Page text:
The flood tide of Benjamin Britten performances honoring the great British composer's centenary has barely begun. Both the Chicago Symphony Orchestra and the Chicago Chamber Musicians are planning major observances beginning in the fall, and others are certain to follow as we approach Britten's actual 100th birthday in November.
On Wednesday night at the Harris Theater for Music and Dance, members of the Chamber Music Society of Lincoln Center presented an all-Britten program of their own to conclude their second residency season here.
Not all of the five instrumental and vocal chamber works on offer are from Britten's top drawer, but the very fact that each is so seldom performed made this an unmissable event. Unfortunately a fair number of audience members stayed home, thus denying themselves a rare opportunity to hear an unusual and absorbing program. It was performed with all the vitality, incisive attention to detail and spontaneity one has come to associate with the Chamber Music Society brand.
The concert, a kind of dry run for the Britten program the group's co-directors, cellist David Finckel and pianist Wu Han, and their colleagues are scheduled to present at New York's Alice Tully Hall Friday night, amounted to a thoughtfully planned survey of early and relatively late Britten pieces.
The four 1930s works on the first half date from Britten's school years at the Royal College of Music and the years immediately following his graduation, when his compositional style was coalescing and he was proclaiming his precocious talent to the world.
One of the most original products of his student years is the "Phantasy Quartet," Opus 2 (1932), an ingenious study in thematic transformation for oboe, violin, viola and cello Britten wrote when he was all of 18. Oboist James Austin Smith and colleagues from the Orion String Quartet made a convincing case for the music's being better known, the string players providing a sturdy frame for Smith's long-breathed lyrical flights.
The oboist and pianist Gloria Chien had fun with the "Two Insect Pieces" (1935), amusing bits of onomatopoeia depicting a hopping grasshopper and a buzzing wasp.
Both string pieces, the 1935 Suite for violin and piano and the 1936 Three Divertimenti for string quartet, gave the young composer a respite from the more serious pieces he was writing at the time. Todd Phillips, the second violin of the Orion ensemble, joined Chien in bringing out the quirky wit and skittish energy of the suite. The Orion players (including violinist Daniel Phillips, violist Steven Tenenbom and cellist Timothy Eddy) savored the subtle ironies and bustling rhythmic activity of the divertimenti with deliciously deadpan swagger.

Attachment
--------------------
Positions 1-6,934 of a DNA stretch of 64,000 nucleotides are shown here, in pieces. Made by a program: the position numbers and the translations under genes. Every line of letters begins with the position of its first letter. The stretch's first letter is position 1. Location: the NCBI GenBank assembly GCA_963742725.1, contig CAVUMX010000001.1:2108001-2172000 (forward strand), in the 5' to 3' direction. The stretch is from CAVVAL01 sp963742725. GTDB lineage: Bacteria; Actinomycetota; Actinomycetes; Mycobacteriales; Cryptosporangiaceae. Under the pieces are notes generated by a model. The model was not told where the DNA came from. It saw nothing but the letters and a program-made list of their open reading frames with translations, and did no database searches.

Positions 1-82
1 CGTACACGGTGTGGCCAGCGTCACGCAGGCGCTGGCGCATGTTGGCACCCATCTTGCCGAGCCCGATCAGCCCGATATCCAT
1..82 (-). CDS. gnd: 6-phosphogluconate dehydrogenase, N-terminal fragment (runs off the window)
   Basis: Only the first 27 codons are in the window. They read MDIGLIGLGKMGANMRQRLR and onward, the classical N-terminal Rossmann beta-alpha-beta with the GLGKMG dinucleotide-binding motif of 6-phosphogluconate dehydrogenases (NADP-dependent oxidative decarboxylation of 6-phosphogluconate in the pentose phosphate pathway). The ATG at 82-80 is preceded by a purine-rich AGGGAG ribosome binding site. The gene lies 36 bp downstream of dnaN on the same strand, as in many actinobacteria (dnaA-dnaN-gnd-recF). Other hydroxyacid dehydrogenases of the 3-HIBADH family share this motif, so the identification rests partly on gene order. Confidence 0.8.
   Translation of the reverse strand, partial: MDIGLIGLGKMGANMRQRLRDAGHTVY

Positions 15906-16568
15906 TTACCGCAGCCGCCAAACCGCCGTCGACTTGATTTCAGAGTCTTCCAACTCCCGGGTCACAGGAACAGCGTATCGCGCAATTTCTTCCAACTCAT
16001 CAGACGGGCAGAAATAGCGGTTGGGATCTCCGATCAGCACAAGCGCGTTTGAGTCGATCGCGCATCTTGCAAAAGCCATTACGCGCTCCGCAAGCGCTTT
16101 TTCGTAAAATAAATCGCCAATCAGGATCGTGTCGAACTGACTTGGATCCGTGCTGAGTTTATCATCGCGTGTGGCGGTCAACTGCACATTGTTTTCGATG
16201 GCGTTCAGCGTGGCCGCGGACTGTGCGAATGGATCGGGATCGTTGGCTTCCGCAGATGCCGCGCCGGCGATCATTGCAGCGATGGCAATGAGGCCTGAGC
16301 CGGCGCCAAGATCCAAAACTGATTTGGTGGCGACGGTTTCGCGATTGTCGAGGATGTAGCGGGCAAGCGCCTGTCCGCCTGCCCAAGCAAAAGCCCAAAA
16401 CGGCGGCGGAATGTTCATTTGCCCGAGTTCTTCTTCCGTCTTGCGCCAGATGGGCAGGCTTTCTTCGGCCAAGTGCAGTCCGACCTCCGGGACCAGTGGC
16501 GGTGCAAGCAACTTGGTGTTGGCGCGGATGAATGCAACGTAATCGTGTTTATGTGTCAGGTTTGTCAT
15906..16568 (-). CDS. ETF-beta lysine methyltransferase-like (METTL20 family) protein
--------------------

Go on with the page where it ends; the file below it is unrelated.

By 1952, when Britten wrote his "Canticle II: Abraham and Isaac," he had achieved international celebrity with his first opera, "Peter Grimes," and had settled into a stable domestic relationship with his life-partner and muse, tenor Peter Pears. The vocal piece was composed with Pears' unique voice in mind (Kathleen Ferrier took the alto part at the premiere), in this austere setting of the familiar biblical story of God's commanding the Jewish patriarch to sacrifice his son.
Here the tenor part was taken by Anthony Dean Griffey (who sang Mitch in Lyric Opera's recent performances of Andre Previn's "A Streetcar Named Desire"), whose big voice is very different in character from Pears' but absolutely commanding in its own way. Griffey's singing was crystalline of diction, full of vocal and expressive authority. Daniel Taylor merged his sweet countertenor with Griffey's voice to ethereal effect in the passages representing God's utterances. Chien furnished the spare, chordal piano accompaniment.
The canticle was paired with another Britten work inspired by a close colleague of the composer's – in the case of the 1961 Cello Sonata, Russian cellist Mstislav Rostropovich. Britten went on to write an entire series of pieces for the great "Slava," including his Cello Symphony and three suites for unaccompanied cello. The sonata is finely crafted even if it doesn't speak to the dedicatee's unique musical personality as successfully as the later works.
Rostropovich and Britten may have been unmatched as collaborators in this piece (their recording proves them so), but Finckel and Han engaged with the music both intensely and elegantly, tossing off its technical difficulties as if they were child's play. The pointed cello figures and rippling piano figuration of the "Scherzo-Pizzicato" conveyed the right subdued humor, while the perpetual-motion finale capped things off with the cellist skittering blithely over the angular chords of the pianist.
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